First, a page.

Among the evidence that the judge cited in denying the request by Capital One to keep the study secret was that when the violation happened, the bank had already had a contract with Mandiant, which is now part of the cybersecurity giant FireEye Inc. The corporation had also internally referred to its retainer paid as a “business critical” cost rather than a “legal” expense to the cybersecurity consultants, the judge wrote.
Although there have been other lawsuits challenging the rights of attorney-client, cyber case law is still fuzzy. For instance, a 2017 Experian case revealed that since the study was ordered and planned for their law practice when it was gearing up for litigation, Experian did not have to submit investigative papers for a data breach.
In the other hand, the Capital One judge referenced a 2017 case, according to Law360, where Premera Blue Cross had to deliver a chunk of documentation prepared by Mandiant following a data leak in 2015.
The Sedona Conference is a non-profit organisation devoted to the advanced study of policy and law. During cybersecurity incidents explicitly, they recommend an extension of attorney-client privilege.
According to experts who also commented in the paper, attorney-client privilege and documentation is a challenging field, cyber or not, regardless of what kind of situation.
The case of Capital One leads to a concern we frequently get from customers: Do we pre-select the suppliers we want to respond to a breach?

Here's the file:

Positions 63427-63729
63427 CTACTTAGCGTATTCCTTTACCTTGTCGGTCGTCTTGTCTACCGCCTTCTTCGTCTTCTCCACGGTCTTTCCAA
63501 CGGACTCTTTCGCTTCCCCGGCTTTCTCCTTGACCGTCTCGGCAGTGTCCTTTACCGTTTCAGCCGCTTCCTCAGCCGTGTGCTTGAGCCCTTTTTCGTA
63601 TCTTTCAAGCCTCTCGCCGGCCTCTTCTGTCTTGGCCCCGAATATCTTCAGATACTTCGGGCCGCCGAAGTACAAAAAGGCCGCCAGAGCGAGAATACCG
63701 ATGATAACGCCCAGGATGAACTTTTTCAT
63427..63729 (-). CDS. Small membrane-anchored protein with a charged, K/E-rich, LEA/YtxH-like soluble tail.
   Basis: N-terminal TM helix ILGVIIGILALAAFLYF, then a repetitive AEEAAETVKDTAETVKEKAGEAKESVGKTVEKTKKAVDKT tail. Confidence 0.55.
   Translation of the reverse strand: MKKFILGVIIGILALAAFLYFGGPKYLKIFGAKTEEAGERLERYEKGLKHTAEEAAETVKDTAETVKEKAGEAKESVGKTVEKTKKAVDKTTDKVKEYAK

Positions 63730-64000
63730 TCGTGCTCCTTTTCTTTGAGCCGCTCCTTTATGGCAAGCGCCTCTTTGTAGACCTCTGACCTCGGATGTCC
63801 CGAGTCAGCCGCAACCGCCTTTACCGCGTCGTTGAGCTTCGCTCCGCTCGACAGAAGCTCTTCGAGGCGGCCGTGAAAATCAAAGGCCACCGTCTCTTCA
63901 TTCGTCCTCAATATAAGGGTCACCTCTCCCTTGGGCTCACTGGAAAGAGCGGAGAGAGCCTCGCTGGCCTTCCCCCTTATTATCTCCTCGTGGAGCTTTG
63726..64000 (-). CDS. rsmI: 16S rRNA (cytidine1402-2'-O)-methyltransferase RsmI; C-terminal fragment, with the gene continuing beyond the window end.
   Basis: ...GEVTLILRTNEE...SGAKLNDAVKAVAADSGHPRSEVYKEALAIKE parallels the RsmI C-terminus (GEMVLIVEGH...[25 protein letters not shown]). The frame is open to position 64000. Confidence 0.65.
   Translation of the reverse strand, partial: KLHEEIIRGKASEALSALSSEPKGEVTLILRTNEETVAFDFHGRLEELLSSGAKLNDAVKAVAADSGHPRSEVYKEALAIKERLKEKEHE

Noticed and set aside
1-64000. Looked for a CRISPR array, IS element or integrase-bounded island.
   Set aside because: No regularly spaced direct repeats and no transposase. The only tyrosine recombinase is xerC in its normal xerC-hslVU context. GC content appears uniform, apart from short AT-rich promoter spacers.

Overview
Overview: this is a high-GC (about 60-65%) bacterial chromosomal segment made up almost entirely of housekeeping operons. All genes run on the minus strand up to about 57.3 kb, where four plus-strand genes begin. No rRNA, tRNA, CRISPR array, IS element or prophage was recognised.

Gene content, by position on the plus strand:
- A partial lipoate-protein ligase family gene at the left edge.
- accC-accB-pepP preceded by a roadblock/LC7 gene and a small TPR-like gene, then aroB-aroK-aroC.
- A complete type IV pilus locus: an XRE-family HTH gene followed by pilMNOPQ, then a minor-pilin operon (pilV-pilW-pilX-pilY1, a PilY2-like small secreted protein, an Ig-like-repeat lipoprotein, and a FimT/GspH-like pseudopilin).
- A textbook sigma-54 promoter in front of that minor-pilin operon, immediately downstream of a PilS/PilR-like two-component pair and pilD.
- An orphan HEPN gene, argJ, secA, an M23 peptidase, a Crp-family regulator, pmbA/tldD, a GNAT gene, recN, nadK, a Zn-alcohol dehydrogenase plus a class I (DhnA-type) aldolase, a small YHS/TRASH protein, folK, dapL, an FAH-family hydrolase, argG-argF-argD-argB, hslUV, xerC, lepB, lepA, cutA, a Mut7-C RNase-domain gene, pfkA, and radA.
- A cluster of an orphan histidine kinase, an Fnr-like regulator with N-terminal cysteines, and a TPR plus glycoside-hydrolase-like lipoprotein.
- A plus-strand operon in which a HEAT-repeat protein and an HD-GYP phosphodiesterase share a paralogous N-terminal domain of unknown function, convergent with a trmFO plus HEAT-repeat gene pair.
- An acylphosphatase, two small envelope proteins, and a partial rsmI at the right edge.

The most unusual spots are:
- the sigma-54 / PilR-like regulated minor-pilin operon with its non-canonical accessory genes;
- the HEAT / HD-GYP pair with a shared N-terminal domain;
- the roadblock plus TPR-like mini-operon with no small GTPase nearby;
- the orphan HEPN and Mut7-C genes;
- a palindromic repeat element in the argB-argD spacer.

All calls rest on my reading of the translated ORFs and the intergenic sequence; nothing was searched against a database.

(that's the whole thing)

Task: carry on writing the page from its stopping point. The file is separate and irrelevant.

Pre-selecting the suppliers you intend to respond to has traditionally been a valuable method in streamlining the response to a cyber event. Hiring a company that is already familiar with your network and security controls will limit the necessary response time and get you back to business quicker, especially when it comes to IT forensics specialists.
At the time of a case, many forensics companies are not in a position to guarantee their availability. Any security companies may be so swamped by demands for work in a widespread security situation, such as an especially devastating new ransomware strain, that they literally can not get to everybody in a limited period of time.
Sensing the frustration of consumers with this prospect, forensics experts began charging a fixed price for retainer arrangements, regardless of whether the incident management services were necessary.
Although this is a fascinating way to ensure the availability of your favorite seller, as we learned above in the case of Capital One, it will potentially prove troublesome when it comes to defending the privilege of attorney-client forensics files.
That’s because when you pay them long before the real case happened, it might be hard to argue that a retainer paid in advance of a security issue is a legitimate cost.
Today, most lawyers or forensics companies will claim that if the attorney employs a vendor for cyber incident response, anything created would come under the right of attorney-client. However, the manner in which courts view privilege can be a significant disturbance to the line of reasoning.
Before there is more case law, there are already best practices and it is to make a counsel oversee the response to the cyber attack and to do the recruitment on your behalf.